Friday, 9 September 2011

User Experience: Petrol Pump

Objective: How to enhance the user experience at a Petrol Pump?

The Story:

I recently came across this problem statement, that was given to the manager of a Petrol Pump. I imagined myself to be that manager, and thought, thought hard! Then I browsed the internet to have a look at the variety of petrol pumps that we usually come across.



I also thought about some of the characteristics of a petrol pump :
  • Petrol is more of a commodity, with prices differing only between states. Some companies tried to create Premium products but I have seen commoditization even on those premium products. So, a person is largely indifferent on where the petrol is getting filled from! 
    • There might be exceptions: Example: People believe petrol available on highways might be impure and ruin their engines. 
  • Personnel at a petrol pump understand numbers, so one needs to indicate what and how much is required. And since, petrol or diesel doesn't usually have local names, language barriers are low. 
  • Services usually offered at a petrol pump: Petrol filling (obviously!), Air Check and Pollution check
  • Petrol pumps are businesses of scale just like hyper markets. 
  • Service design - 
    • How many vehicles can fit in at a time?
    • Maximum capacity
    • How will vehicles get in?
    • How will vehicles get out?
Now, my thoughts went on to how can one enhance the user experience given such characteristics of a service. And an important point to note is that, "Enhancement of User experience is not an end goal, it is a continuous process. One can add some components in a service that may seem to achieve the goal, but it will be momentary."

Without any proof, I dare to show how a user experience curve might look like, something like this decay curve over time!
Hence, my point here is not to build the perfect service, rather build relationships over time; relationships between employees and customers, that give the necessary feedback into the system to enhance further. Here we go with my observations on how some petrol pumps do that:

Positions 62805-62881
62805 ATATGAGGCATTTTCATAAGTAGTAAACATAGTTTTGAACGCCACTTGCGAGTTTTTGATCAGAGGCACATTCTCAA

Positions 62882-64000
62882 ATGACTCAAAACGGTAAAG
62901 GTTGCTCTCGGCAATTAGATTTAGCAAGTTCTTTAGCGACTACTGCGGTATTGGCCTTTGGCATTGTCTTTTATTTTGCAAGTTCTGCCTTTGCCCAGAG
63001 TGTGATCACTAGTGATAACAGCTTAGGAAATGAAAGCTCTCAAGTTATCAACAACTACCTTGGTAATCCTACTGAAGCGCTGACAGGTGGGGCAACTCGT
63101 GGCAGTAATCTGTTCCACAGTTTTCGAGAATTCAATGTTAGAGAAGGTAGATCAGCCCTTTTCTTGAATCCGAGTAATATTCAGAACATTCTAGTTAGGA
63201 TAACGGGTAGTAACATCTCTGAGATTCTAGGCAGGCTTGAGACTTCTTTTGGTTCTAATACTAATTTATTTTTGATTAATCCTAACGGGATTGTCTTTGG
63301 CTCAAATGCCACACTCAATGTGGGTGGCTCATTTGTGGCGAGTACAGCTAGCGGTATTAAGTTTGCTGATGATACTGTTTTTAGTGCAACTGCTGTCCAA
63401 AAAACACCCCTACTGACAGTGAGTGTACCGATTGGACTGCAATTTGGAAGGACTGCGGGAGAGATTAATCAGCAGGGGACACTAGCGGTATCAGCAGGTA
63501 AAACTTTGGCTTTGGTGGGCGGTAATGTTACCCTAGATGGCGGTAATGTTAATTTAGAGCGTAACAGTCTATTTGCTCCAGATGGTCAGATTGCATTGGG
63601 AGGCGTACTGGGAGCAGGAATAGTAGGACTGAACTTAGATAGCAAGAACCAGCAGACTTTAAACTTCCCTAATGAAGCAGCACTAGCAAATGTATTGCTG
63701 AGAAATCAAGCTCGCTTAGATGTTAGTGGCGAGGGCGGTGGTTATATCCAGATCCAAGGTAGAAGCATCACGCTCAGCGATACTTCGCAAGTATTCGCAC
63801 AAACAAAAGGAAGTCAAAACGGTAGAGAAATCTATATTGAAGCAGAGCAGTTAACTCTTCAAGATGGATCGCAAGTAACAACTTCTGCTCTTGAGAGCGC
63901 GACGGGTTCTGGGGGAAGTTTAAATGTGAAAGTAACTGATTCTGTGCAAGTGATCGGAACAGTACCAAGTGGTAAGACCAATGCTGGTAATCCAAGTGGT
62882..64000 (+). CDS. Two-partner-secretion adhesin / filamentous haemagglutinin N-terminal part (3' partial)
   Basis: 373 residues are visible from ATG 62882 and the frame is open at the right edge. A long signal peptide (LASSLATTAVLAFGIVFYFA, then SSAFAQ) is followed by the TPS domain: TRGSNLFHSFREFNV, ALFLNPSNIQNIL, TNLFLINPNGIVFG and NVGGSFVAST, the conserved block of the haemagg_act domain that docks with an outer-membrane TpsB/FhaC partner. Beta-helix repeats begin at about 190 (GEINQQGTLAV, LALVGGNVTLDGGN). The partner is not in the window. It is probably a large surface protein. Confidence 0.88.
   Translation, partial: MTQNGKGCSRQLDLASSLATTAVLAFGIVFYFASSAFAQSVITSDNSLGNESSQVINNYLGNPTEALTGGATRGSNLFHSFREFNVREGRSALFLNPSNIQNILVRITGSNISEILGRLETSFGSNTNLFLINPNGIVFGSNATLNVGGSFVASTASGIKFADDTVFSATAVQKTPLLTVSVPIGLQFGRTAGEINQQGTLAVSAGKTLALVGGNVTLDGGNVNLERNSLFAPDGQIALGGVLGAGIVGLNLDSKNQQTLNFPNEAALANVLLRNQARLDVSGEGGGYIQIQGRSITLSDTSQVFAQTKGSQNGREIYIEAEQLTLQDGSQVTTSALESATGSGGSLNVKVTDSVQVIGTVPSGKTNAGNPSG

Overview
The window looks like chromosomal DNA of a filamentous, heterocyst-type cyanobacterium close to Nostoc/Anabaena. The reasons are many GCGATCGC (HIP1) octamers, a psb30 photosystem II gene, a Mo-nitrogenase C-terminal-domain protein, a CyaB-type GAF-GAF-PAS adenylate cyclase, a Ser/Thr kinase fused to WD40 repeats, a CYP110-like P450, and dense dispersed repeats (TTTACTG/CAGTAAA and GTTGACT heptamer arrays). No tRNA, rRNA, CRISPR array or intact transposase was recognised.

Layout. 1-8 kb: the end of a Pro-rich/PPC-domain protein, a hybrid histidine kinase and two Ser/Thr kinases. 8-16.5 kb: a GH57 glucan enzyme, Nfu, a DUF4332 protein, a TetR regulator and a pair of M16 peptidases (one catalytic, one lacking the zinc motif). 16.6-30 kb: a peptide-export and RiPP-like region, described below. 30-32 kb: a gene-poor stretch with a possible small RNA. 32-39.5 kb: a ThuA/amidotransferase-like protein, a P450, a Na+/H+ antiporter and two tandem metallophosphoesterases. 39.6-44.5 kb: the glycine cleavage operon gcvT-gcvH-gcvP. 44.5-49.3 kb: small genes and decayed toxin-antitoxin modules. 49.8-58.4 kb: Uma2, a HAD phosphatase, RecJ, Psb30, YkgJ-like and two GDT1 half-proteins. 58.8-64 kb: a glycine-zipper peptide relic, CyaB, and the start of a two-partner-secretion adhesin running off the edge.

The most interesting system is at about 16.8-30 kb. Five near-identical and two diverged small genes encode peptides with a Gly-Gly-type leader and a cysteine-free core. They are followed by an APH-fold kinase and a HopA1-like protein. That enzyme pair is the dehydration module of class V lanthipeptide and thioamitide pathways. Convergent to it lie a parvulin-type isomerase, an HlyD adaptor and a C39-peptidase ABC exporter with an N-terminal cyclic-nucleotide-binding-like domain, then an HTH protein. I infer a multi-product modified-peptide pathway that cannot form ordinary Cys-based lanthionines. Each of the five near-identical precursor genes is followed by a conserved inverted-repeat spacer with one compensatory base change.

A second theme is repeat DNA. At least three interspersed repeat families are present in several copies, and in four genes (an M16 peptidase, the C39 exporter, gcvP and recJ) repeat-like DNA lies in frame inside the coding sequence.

• As soon as we enter some petrol pumps a person guides us to the shortest line, or stops us or the line to get shorter. He also indicates the approximate time required to wait. In India, usually it is 2 minutes!
  • We also observe arrows to indicate the manner in which our vehicles should enter the filling areas and out of it.
  • A friendly smile when we stop the car is always welcome!
  • While, our vehicles are getting their food, someone comes over to ask "Sir ji! Shall I clean your windshield?" So, by the time the refilling id done, your windshield gets a makeover!
  • If you are paying by card, there is an apprehension as the cashier takes the card along inside a queer building. To change all that some petrol pumps are now equipped with mobile card swipes for Visa to American Express! (American Express, although an express, is the least accepted card in India, according to my observations! That's why it needed special mention :) )
  • I would love if someone would be able to check the tire pressure as well while I am filling. This trend is yet to catch up due to some unknown reasons. But this would be really useful!
  • Extra lubricants, and oils within a hands reach is always better at the petrol filling station. Not many petrol pumps do that, hence causing that unnecessary delay in delivery the service
  • Petrol pumps are also the best places for driving directions (till the days when we will each get a GPS!) So, an intelligent, direction-informed attendant is a good resource at any petrol pump.
  • I think the idea of a supermart at a petrol pump has still not picked up in India. But, I have surely seen the potential for a small vendor selling ready snacks like chips, tetra pack of juices, cans of cold drinks etc.
  • And finally, if the person filling up my car gives that "I know you!" smile and the greeting then it makes us feel special! We feel like sharing our car troubles with him. We also give the person tips at times! And, as we embark on our journey for user experience, this is the just beginning.... ...

1 comment:

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